We began this book as an exercise in social history. The decision in Dobbs was handed down a couple of months after we began researching the path women had taken—the path we’ve dubbed “from property to partner”—and it changed our focus for this effort. Dobbs was a frontal assault on human liberty. Yes, it was a “shot over the bow” of women’s right to self-determination, but it was much, much more. It represents a profoundly anti-liberty worldview that poses a danger to fundamental American constitutional values….

In order to look forward and to act with vigor, we need to understand the technologies and cultural changes that have empowered women over the past years. Now, women (and men of good will) must enlist the technological and cultural opportunities of our times to issue a call to arms. This effort, this manifesto if you will, is intended to assist in a marshaling of building blocks for the critically-necessary program to stem the tide of reaction, to regain what we have already lost, and to prevent the further erosion of women’s personal autonomy. It is the time for all of us to ask, “What else we are at risk of losing?”

So–here’s my shameless plea, and my “elevator speech.”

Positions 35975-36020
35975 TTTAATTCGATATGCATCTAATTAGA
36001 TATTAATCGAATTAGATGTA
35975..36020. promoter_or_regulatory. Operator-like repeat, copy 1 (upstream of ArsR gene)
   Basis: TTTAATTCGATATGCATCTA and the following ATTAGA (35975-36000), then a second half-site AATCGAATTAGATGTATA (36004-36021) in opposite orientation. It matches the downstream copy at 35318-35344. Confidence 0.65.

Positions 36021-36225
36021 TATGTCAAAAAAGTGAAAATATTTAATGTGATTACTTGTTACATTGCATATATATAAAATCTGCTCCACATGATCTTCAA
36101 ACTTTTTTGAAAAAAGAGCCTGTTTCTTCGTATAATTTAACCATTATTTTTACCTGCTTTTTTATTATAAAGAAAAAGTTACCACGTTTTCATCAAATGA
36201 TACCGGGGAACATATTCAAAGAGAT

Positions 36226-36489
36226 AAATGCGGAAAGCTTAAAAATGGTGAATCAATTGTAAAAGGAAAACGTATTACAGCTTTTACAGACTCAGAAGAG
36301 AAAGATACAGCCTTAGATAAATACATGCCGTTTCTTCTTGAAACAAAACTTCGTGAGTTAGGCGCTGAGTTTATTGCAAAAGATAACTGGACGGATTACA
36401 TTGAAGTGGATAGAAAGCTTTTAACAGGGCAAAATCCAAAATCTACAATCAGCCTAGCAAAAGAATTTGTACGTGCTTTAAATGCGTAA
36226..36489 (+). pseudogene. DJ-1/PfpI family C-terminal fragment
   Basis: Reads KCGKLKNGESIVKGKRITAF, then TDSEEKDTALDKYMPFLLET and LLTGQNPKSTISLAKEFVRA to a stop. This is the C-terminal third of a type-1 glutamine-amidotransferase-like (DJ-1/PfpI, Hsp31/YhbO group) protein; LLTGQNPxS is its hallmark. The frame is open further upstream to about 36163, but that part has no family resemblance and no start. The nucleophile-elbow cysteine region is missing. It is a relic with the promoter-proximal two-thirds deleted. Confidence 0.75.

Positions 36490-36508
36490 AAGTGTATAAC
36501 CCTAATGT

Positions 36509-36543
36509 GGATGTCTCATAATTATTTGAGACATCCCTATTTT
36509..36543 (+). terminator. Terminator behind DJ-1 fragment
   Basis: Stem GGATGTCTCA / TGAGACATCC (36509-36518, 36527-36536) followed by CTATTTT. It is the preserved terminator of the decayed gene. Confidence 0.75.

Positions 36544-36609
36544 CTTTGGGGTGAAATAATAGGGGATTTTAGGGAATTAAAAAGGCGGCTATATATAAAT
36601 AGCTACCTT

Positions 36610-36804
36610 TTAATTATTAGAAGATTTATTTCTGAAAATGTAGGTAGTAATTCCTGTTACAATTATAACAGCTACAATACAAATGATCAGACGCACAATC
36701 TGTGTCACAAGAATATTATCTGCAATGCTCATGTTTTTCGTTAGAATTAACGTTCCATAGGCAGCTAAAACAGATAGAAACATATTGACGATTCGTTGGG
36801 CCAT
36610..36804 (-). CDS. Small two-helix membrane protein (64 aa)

If you are a regular reader of this blog and feel that its contribution to the current national discourse is worthwhile–buy this book!

If–like Morton–you believe that data “tells the tale” and that an analysis of credible and accurate facts and figures confirms and documents both persistent problems and progress to date–buy this book!

If–like yours truly–you are deeply worried about the culture warriors’ efforts to return women to a subservient status, and interested in the religious and historical roots of their paternalistic backlash–buy this book!

If you want to feel better about the prospects for women’s continued emancipation –buy this book!

And if you do buy it, and after reading it decide that you like it–tell your friends!

We’ll really appreciate it!

I will now return this blog to its usual whining and ranting…..

 

Average/Median–Or Lying With Statistics

I have previously mentioned–and sometimes quoted–my friend Morton Marcus. Marcus   is an economist; he is retired from Indiana University, where for many years he headed up the Kelly School’s business research center. Morton and I have been friends for a long time, and have just co-authored a book on the women’s movement. (More on that when it’s published.)